Tuesday, May 14, 2013

Scientists find extensive glacial retreat in Mount Everest region

A press release from the American Geophysical Union: Researchers taking a new look at the snow and ice covering Mount Everest and the national park that surrounds it are finding abundant evidence that the world’s tallest peak is shedding its frozen cloak. The scientists have also been studying temperature and precipitation trends in the area and found that the Everest region has been warming while snowfall has been declining since the early 1990s.

Members of the team conducting these studies will present their findings on May 14 at the Meeting of the Americas in Cancun, Mexico – a scientific conference organized and co-sponsored by the American Geophysical Union.

Glaciers in the Mount Everest region have shrunk by 13 percent in the last 50 years and the snowline has shifted upward by 180 meters (590 feet), according to Sudeep Thakuri, who is leading the research as part of his PhD graduate studies at the University of Milan in Italy.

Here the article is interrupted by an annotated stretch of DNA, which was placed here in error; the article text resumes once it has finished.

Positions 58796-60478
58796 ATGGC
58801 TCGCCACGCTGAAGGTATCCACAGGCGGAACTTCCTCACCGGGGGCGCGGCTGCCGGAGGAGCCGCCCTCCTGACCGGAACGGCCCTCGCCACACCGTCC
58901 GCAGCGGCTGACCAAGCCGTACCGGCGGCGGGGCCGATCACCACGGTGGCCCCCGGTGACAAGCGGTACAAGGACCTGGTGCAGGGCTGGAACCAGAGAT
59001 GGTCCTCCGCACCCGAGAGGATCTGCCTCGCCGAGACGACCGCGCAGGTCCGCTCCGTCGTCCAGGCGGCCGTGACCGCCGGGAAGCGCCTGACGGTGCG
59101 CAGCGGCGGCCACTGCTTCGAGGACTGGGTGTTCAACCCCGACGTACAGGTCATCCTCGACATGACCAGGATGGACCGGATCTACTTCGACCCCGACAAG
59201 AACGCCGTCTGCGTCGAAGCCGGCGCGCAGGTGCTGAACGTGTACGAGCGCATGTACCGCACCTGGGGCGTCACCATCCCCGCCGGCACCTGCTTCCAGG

Glaciers smaller than one square kilometer are disappearing the fastest and have experienced a 43 percent decrease in surface area since the 1960s. Because the glaciers are melting faster than they are replenished by ice and snow, they are revealing rocks and debris that were previously hidden deep under the ice.  These debris-covered sections of the glaciers have increased by about 17 percent since the 1960s, according to Thakuri. The ends of the glaciers have also retreated by an average of 400 meters since 1962, his team found.

The researchers suspect that the decline of snow and ice in the Everest region is from human-generated greenhouse gases altering global climate. However, they have not yet established a firm connection between the mountains’ changes and climate change, Thakuri said.

...“The Himalayan glaciers and ice caps are considered a water tower for Asia since they store and supply water downstream during the dry season,” said Thakuri. “Downstream populations are dependent on the melt water for agriculture, drinking, and power production.”...

The north face of Everest, shot by Luca Galuzzi (Lucag), Wikimedia Commons, under the Creative Commons Attribution-Share Alike 2.5 Generic license


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